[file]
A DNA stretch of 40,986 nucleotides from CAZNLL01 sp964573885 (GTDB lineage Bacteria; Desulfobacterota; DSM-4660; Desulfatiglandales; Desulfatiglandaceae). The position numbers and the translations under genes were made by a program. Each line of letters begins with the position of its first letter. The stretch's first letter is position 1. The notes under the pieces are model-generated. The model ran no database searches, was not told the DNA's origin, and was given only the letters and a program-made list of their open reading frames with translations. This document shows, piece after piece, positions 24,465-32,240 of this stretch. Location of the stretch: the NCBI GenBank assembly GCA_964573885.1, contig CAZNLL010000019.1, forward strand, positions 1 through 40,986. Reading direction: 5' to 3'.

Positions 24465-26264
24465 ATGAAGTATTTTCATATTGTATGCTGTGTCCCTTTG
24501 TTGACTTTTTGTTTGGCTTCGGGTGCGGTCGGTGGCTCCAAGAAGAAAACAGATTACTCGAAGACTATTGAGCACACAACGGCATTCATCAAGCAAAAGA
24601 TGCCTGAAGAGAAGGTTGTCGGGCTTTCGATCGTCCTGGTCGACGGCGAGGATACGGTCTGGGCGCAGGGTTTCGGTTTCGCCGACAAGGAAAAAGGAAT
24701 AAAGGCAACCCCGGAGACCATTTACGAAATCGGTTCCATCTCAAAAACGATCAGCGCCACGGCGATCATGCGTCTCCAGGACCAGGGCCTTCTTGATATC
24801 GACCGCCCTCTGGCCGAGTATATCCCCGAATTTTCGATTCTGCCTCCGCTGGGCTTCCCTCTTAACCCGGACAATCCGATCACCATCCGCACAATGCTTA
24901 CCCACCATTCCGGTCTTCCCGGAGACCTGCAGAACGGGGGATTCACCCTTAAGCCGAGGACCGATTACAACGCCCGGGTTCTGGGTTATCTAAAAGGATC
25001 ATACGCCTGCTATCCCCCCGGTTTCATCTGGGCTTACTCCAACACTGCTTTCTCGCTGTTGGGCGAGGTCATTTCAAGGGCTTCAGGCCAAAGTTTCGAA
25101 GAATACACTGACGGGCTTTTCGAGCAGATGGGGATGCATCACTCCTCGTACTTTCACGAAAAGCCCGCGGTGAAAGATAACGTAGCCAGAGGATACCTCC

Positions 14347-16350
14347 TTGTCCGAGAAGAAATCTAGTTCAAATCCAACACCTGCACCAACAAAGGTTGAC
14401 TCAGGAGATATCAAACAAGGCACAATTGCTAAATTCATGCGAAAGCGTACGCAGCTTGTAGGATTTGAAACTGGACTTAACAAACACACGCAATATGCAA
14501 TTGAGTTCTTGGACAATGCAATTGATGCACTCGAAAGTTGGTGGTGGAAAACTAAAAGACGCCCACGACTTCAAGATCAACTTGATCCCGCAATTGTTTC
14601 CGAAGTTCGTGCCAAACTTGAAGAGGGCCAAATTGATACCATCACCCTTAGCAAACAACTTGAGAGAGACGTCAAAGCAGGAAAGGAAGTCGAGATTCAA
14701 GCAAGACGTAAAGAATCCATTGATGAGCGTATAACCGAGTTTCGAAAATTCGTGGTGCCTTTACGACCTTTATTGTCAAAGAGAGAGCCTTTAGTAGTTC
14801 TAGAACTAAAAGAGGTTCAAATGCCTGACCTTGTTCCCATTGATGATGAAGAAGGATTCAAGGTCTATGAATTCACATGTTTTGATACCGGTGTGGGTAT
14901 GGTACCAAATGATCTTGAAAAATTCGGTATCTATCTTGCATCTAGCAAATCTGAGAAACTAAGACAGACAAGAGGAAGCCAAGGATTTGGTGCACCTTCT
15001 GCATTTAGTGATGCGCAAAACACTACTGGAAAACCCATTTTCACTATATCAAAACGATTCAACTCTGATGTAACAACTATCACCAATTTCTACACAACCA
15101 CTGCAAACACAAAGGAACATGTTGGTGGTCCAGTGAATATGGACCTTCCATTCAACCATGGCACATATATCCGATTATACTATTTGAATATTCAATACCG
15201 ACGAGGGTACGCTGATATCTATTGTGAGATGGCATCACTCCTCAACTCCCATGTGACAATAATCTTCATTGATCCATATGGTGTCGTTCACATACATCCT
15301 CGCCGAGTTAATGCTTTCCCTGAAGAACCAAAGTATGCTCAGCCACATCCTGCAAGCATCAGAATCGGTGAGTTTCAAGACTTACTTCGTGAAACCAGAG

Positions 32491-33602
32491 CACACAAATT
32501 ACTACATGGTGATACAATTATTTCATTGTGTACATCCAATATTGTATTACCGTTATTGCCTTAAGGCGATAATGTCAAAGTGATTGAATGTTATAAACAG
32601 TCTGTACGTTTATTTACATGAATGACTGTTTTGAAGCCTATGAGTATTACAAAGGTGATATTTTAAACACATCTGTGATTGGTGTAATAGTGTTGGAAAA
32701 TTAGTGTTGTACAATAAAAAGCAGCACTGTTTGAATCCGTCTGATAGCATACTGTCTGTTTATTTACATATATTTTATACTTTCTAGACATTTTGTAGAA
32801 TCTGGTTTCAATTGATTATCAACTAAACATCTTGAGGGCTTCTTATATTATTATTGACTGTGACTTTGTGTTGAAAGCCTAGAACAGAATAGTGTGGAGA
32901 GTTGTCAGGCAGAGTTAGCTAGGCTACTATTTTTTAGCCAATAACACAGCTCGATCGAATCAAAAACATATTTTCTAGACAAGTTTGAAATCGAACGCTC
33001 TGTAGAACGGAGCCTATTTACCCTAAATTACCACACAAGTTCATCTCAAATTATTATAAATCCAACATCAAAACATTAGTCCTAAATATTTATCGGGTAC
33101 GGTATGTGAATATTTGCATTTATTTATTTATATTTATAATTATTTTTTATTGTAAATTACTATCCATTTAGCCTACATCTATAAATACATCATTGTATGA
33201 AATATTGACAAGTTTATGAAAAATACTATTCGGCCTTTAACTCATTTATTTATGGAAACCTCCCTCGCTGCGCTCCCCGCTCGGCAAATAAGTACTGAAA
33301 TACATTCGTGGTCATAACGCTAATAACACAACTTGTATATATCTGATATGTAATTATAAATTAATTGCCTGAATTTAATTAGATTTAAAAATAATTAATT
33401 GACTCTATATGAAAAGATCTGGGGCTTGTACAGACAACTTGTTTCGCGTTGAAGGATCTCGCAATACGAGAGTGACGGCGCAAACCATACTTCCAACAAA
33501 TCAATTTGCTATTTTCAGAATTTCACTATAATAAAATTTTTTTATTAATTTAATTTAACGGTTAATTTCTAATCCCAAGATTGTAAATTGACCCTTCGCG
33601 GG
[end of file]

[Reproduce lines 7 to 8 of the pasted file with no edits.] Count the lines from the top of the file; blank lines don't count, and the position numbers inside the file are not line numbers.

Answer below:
24801 GACCGCCCTCTGGCCGAGTATATCCCCGAATTTTCGATTCTGCCTCCGCTGGGCTTCCCTCTTAACCCGGACAATCCGATCACCATCCGCACAATGCTTA
24901 CCCACCATTCCGGTCTTCCCGGAGACCTGCAGAACGGGGGATTCACCCTTAAGCCGAGGACCGATTACAACGCCCGGGTTCTGGGTTATCTAAAAGGATC